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United States Department of Agriculture

Agricultural Research Service

Research Project: Ecology and Management of Grasshoppers and Other Insect Pests in the Northern Great Plains

Location: Pest Management Research Unit

Project Number: 5436-22000-016-00
Project Type: Appropriated

Start Date: Jan 03, 2011
End Date: Jan 02, 2016

Objective:
Objective 1: Clarify how grasshoppers influence interactions between exotic and native grassland plants and the sustainability of grazing systems. Objective 2: Define factors that influence grasshopper outbreaks and Mormon cricket migration to enhance predictions of when outbreaks and migration occur, and identify management techniques that impact population densities. Subobjective 2a: Define the impact climate conditions have on grasshopper and Mormon cricket egg survival to further understand population dynamics and outbreaks. Subobjective 2b: Examine the effectiveness and underlying mechanisms of grassland management practices, such as fire and livestock grazing, to sustainably manage grasshopper populations. Objective 3: Identify ecological factors underlying variability in populations of key crop insect pests and their natural enemies, and identify factors and/or management approaches that augment natural enemies and maximize control of key insect pests. Subobjective 3a: Quantify the effects of semi-natural habitat (grasslands) on grass feeding herbivore-parasitoid food web dynamics and pest pressure in small grains. Subobjective 3b: Determine the effects of landscape structure on the diversity and abundance of natural enemy communities associated with alfalfa pests and how this ultimately influences key interaction-based ecosystem services (i.e. biological control of pests by parasitoids, predators and pathogens). Objective 4: Define biological factors and mechanisms that regulate locomotion, reproduction, and immunity to enhance grasshopper and Mormon cricket management. Subobjective 4a: Identify intake target of Mormon crickets in last nymphal instar and first 8 days of adult life, during which reproductive and immune systems are maturing, and determine if dietary deficiencies alter the efficacy of fungal control. Subobjective 4b: Determine if dietary deficiencies exhibited by migratory Mormon crickets in the field alter their ability to escalate their immune responses. Objective 5: Develop commercializable microbial control agents and methods for their use in managing pest insects such as grasshoppers and Mormon crickets. Objective 6: Assess the suitability and potential effectiveness of classical biocontrol agents against wheat stem sawfly.

Approach:
Insects are key constraints in crops and rangelands. Rangeland is a fundamental resource for the beef industry, with grasshoppers frequently affecting food security on all inhabited continents. Wheat and alfalfa rank as the third and fourth most important crops grown in the U.S. ARS stakeholders have identified grasshoppers and Mormon crickets in rangeland, and wheat stem sawfly and alfalfa weevil in cropping systems as high priority pests. Current control strategies for these pests are inadequate, costly and result in unacceptable environmental impacts. Pest management in the modern era has generally focused on suppressive tactics, primarily via chemical means. However, the increasing reliance on agrochemical inputs in modern agriculture has led to public concerns over safety and environmental impacts. Ecologically based pest management approaches attempt to address these concerns by moving beyond the chemical paradigm, to develop safer and more sustainable control. This project focuses on generating the biological and ecological knowledge necessary to achieve the ultimate goal of developing ecologically-based and economically practical management strategies that maintain pest populations at sub-economic levels via biological and cultural means. A sound understanding of insect pest ecology will form the basis for predicting when an insect will be a pest, understanding pest impacts, and determining whether prevention or intervention will be necessary and/or effective. Long-term sustainable solutions to pest problems will only be achieved by restructuring and managing agricultural and rangeland systems in innovative and novel ways that maximize built-in preventive strengths or negatively affect pest population dynamics. In situations where preventive strategies are overcome or consistently ineffective, developing novel biological intervention tools becomes paramount to provide critically needed alternatives to pesticide-based control. In order to increase predictability of grasshopper and Mormon cricket outbreaks and assess their ecological impacts, we will investigate responses to changing climate conditions, and evaluate the effects of grasshoppers on competition between exotic and native rangeland plants. We will also develop novel, preventive strategies that either work against pest fitness in rangeland or render cropping systems less vulnerable to pest problems via the augmentation of natural enemies. Finally, we will develop innovative ways to intervene and control pests when preventive barriers are overcome, including investigations of Mormon cricket and grasshopper susceptibility to pathogens to enhance the efficacy of these natural enemies, and to identify new biocontrol agents to expand the biological arsenal to disrupt growth of wheat stem sawfly, grasshopper, and Mormon cricket populations. This research will fundamentally expand the knowledge base necessary to develop effective, ecologically-based pest management solutions, promoting food security while decreasing energy inputs and environmental impacts.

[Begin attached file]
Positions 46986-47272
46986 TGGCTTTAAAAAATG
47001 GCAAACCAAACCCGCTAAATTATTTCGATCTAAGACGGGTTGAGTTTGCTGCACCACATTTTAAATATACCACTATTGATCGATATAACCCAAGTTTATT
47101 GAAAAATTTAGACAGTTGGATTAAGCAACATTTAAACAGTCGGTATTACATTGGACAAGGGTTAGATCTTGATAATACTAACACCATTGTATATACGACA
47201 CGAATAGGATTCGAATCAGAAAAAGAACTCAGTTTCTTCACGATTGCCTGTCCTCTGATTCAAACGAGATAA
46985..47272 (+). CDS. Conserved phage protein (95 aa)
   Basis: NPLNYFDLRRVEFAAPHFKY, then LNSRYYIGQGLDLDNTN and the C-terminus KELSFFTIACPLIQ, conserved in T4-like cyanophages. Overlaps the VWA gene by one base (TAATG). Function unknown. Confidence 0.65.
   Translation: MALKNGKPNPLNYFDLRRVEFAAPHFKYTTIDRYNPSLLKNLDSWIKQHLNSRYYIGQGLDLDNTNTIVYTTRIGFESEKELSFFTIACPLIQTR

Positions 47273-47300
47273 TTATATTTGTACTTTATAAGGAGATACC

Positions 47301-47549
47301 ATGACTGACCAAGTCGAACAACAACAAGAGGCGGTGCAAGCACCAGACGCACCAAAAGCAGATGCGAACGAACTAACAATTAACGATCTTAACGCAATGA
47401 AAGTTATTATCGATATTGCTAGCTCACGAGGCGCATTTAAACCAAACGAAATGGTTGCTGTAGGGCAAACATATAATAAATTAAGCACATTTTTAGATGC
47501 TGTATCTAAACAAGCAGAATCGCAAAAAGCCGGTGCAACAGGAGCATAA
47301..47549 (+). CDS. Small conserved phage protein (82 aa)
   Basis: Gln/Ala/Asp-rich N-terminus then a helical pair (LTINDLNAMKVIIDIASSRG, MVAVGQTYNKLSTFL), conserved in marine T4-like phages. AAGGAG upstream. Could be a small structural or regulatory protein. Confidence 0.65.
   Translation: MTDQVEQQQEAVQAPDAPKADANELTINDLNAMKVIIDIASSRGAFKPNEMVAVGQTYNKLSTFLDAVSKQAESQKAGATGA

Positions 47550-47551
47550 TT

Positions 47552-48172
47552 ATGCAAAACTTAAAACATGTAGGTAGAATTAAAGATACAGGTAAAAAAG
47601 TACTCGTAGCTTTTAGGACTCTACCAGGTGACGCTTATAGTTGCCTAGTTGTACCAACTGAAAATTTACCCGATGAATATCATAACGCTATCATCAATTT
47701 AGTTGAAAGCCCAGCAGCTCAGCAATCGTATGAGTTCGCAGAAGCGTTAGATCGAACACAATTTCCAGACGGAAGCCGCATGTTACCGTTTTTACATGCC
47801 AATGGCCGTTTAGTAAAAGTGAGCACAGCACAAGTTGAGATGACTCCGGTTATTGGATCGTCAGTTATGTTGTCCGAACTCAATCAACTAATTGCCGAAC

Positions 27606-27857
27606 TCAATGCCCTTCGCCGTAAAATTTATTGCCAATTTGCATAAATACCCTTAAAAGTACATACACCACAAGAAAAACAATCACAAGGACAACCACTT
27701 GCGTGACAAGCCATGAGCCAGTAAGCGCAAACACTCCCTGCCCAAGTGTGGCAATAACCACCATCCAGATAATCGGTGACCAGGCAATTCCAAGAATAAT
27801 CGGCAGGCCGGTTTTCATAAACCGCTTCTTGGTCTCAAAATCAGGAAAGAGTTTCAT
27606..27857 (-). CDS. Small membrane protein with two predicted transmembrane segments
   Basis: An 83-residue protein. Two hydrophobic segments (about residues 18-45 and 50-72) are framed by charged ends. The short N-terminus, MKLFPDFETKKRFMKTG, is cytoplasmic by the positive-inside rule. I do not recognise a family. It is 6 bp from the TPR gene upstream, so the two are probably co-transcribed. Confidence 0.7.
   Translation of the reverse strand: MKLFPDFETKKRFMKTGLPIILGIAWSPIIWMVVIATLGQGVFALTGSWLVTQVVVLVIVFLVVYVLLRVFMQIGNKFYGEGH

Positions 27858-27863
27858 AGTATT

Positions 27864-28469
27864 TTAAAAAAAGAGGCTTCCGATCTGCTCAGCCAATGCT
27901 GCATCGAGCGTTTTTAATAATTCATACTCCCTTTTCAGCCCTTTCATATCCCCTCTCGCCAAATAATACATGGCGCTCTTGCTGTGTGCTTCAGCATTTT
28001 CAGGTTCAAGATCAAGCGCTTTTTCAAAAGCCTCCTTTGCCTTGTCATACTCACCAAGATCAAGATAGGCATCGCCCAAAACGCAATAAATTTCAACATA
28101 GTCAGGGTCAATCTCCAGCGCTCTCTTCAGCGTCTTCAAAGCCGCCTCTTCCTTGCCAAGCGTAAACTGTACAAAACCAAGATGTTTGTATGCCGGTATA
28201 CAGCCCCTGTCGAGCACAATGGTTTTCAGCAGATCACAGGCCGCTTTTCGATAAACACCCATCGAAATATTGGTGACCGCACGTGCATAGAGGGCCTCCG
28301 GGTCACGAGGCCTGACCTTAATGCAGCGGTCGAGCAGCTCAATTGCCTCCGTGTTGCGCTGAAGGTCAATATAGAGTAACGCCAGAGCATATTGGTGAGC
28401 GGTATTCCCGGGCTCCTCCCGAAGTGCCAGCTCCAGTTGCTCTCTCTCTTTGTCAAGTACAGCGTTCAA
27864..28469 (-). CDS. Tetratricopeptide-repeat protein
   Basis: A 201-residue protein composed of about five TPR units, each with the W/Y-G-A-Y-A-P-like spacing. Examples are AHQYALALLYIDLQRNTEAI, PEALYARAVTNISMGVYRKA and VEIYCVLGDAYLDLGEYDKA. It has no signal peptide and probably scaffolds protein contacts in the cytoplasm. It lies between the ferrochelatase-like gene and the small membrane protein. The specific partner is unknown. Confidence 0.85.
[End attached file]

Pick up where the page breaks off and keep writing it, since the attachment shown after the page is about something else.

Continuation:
Last Modified: 7/12/2014
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